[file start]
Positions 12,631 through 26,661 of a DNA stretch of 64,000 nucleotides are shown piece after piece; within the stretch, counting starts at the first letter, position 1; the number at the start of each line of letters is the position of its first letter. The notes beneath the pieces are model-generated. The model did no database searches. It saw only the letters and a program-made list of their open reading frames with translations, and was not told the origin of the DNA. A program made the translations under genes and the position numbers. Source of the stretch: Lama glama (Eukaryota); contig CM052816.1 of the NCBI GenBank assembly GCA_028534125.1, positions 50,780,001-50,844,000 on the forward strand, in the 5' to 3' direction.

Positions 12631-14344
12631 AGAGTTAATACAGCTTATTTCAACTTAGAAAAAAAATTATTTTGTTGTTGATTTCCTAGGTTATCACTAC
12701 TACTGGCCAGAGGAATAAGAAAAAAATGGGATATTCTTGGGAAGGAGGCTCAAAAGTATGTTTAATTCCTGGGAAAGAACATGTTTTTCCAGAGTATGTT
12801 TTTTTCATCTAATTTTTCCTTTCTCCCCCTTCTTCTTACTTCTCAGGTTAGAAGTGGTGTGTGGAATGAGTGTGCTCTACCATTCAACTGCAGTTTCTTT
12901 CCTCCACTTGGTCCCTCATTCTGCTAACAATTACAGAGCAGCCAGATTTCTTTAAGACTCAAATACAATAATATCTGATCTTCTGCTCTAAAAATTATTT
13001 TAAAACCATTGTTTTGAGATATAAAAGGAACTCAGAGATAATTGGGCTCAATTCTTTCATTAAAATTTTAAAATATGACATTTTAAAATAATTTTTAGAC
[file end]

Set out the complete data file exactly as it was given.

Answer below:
Positions 12,631 through 26,661 of a DNA stretch of 64,000 nucleotides are shown piece after piece; within the stretch, counting starts at the first letter, position 1; the number at the start of each line of letters is the position of its first letter. The notes beneath the pieces are model-generated. The model did no database searches. It saw only the letters and a program-made list of their open reading frames with translations, and was not told the origin of the DNA. A program made the translations under genes and the position numbers. Source of the stretch: Lama glama (Eukaryota); contig CM052816.1 of the NCBI GenBank assembly GCA_028534125.1, positions 50,780,001-50,844,000 on the forward strand, in the 5' to 3' direction.

Positions 12631-14344
12631 AGAGTTAATACAGCTTATTTCAACTTAGAAAAAAAATTATTTTGTTGTTGATTTCCTAGGTTATCACTAC
12701 TACTGGCCAGAGGAATAAGAAAAAAATGGGATATTCTTGGGAAGGAGGCTCAAAAGTATGTTTAATTCCTGGGAAAGAACATGTTTTTCCAGAGTATGTT
12801 TTTTTCATCTAATTTTTCCTTTCTCCCCCTTCTTCTTACTTCTCAGGTTAGAAGTGGTGTGTGGAATGAGTGTGCTCTACCATTCAACTGCAGTTTCTTT
12901 CCTCCACTTGGTCCCTCATTCTGCTAACAATTACAGAGCAGCCAGATTTCTTTAAGACTCAAATACAATAATATCTGATCTTCTGCTCTAAAAATTATTT
13001 TAAAACCATTGTTTTGAGATATAAAAGGAACTCAGAGATAATTGGGCTCAATTCTTTCATTAAAATTTTAAAATATGACATTTTAAAATAATTTTTAGAC